That incomplete record only lends credence to Stone’s belief that “textbook history always boiled down to Captain-John-Smith-and-Pocahontas.” It’s a remarkably prescient statement from Stone, long before Disney’s Pocahantas and its inevitable (and inevitably horrifying) live-action remake. Stone understood that people are looking for the best story, not the truest one, or the realest.
Stone, a player who was the epitome of competence, competitive spirit, and resilience, is a phenomenal story, a remarkable life. This was a professional baseball player who was routinely denied service at hotels (that were themselves a selection of only hotels accepting Black clientele) run by proprietors who assumed she was the team’s sex worker. Only a person of uncommon wherewithal and gumption would, after such slights, form a network of sex workers who quartered and fed her and even assisted her in fashioning a bra that was more resilient against direct hits to the chest.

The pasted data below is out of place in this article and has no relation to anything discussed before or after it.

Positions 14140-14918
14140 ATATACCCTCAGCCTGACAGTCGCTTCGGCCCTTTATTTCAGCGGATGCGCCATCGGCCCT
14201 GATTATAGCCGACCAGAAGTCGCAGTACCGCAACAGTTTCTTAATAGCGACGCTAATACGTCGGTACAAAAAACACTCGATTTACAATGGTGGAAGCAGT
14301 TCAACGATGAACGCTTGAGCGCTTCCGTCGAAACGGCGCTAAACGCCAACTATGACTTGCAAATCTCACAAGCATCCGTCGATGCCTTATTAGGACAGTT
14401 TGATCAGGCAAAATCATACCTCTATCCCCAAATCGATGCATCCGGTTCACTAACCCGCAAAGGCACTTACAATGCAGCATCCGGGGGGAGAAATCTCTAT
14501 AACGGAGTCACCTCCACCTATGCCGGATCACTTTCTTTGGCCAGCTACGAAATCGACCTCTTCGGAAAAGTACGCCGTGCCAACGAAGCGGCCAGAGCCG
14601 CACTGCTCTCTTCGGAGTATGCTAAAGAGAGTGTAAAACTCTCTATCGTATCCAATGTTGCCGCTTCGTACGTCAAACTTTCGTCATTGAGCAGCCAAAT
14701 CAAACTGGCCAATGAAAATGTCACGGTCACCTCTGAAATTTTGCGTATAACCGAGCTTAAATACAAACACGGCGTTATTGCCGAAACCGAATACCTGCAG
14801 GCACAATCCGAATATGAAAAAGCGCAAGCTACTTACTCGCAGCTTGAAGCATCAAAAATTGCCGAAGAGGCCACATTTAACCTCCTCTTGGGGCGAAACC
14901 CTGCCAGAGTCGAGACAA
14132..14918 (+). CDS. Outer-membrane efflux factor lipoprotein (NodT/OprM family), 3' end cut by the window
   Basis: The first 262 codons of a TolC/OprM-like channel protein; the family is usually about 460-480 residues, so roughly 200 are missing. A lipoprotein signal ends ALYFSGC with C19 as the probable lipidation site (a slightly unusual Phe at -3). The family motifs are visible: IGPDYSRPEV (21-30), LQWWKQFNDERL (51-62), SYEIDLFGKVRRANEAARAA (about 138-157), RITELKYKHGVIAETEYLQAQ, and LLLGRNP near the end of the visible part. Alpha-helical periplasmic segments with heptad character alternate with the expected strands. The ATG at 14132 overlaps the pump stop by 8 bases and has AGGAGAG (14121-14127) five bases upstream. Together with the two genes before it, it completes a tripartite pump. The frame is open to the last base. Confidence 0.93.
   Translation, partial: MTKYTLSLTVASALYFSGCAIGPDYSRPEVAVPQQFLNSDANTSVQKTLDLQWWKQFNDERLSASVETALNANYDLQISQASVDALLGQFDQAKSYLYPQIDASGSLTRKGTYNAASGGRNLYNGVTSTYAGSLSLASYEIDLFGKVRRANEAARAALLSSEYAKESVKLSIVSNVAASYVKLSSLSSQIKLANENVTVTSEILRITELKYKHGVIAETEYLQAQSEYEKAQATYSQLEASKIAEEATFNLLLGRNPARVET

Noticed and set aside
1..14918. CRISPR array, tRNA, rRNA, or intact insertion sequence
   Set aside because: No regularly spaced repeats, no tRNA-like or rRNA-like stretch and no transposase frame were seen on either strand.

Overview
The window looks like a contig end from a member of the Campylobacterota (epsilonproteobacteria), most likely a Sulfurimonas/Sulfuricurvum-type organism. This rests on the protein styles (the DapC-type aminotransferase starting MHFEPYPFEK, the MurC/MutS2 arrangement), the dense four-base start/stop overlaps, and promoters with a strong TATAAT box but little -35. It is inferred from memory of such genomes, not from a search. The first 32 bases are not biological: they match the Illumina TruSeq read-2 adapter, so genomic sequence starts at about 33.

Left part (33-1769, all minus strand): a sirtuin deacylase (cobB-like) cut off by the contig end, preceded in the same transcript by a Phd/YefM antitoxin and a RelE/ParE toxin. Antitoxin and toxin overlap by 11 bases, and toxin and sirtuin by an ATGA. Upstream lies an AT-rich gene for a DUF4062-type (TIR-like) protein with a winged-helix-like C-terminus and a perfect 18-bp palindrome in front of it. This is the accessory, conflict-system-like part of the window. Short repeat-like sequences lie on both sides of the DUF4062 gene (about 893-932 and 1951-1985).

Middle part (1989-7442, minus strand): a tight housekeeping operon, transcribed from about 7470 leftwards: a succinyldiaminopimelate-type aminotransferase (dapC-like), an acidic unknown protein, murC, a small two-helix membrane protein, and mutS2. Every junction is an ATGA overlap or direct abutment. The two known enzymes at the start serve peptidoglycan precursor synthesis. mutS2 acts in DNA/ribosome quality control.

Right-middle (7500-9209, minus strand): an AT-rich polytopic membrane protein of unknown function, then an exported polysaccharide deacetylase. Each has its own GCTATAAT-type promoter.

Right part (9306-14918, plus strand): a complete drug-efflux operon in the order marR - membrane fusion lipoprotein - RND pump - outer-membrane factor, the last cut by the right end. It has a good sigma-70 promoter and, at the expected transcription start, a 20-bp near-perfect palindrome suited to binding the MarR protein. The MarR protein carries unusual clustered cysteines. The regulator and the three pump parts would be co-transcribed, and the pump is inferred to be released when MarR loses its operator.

It was a network that supported Toni Stone’s relentless determination and led her to become the first woman in men’s professional baseball, and it will take a network to bring women back to professional baseball, six decades after they left. It’s time to think about how we construct that network.
Almost all of the information in this comes from Curveball: the Remarkable Story of Toni Stone, on which the Toni Stone play is also based and is considered the definitive account of Stone’s life.